forEach(persons, Person.class).setLastName("Fusco");

The second issue caused that when the on() method meets a final class it cannot proxy the returned value. It means that for example the following statement will not work:

List<Person> sortedByNamePersons = sort(persons, on(Person.class).getName().toLowerCase()); 

Even in this case lambdaj will throw an exception complaining that the requested argument cannot be resolved. To fix this last problem it is necessary to find some workaround in order to "help" lambdaj to work as you expect, probably by adding the method getLowerCaseName() to the Person class.

Aravind Yarram replied on Tue, 2009/06/23 - 11:16am in response to: Mario Fusco

ths for the reply but I dont see any exceptions being thrown....the filter doesnt just return anything...

Mario Fusco replied on Tue, 2009/06/23 - 11:47am

Sorry, I didn't completely read the statement you send on your first post because it was partially hidden. I thought you were calling the endsWIth() method on the String Class instead of using the hamcrest matcher as you correctly did.

Just a quick question: is the having() matcher the one defined in the class ch.lambdaj.function.matcher.HasArgumentWithValue ?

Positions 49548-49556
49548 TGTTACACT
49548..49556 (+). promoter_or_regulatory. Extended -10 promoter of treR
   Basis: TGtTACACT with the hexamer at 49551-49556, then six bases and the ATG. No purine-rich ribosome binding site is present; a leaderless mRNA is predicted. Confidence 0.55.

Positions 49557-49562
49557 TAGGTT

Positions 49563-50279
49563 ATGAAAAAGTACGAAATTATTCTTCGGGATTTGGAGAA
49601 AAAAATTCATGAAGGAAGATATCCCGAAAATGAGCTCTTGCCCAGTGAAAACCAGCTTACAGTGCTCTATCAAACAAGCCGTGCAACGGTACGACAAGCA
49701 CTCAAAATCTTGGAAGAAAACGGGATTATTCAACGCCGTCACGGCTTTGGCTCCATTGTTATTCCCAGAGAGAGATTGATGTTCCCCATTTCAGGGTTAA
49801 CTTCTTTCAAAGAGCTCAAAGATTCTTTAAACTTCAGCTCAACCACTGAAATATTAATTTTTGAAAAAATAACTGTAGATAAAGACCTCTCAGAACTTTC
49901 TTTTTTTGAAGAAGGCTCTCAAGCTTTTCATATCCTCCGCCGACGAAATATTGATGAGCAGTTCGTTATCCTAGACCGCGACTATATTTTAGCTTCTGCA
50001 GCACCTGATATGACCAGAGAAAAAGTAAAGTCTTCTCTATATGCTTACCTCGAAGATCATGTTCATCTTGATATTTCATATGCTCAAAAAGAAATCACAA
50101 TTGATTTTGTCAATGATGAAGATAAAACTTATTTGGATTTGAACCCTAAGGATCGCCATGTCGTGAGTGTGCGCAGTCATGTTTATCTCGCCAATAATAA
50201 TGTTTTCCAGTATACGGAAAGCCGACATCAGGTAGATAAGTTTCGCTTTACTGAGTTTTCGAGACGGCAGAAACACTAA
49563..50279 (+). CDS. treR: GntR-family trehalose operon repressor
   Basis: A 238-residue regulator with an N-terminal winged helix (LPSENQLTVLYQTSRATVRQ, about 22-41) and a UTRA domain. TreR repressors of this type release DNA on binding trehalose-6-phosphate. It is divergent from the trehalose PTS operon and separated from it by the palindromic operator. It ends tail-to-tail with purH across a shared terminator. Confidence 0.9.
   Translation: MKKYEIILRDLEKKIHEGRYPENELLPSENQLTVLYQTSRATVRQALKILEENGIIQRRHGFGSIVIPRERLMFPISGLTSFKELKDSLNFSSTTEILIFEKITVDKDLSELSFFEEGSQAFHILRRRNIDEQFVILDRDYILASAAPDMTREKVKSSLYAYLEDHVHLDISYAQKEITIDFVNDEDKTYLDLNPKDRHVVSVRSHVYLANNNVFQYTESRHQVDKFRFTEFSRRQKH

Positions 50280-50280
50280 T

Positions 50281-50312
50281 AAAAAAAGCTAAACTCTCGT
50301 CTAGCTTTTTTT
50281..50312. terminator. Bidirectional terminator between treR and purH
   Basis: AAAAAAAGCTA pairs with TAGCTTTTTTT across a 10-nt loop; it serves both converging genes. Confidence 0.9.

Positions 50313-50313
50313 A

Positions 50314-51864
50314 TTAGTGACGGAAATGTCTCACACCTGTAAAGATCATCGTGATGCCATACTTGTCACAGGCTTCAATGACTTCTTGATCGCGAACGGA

If the answer is yes, actually the statement you wrote should work exacly as you expected:it should return all the persons in your list having a name that ends with "don". If it doesn't, could you please send me the complete code you used in your test so I can try it by myself?

Thanks a lot

Ali Yang replied on Tue, 2009/06/23 - 8:59pm

How about the performance of LambdaJ?

Mario Fusco replied on Wed, 2009/06/24 - 2:11am in response to: Ali Yang

lambdaj makes a large use of proxy (through the cglib library) and reflectiontion and that of course have a big impact on performance. In our experience however they are never the bottleneck of a real world application. Anyway if you download my presentation from the project site:

you will find that the last slide contains a full comparision of the time needed to perform the same tasks with and without lambdaj.

sub online replied on Fri, 2009/06/26 - 2:33am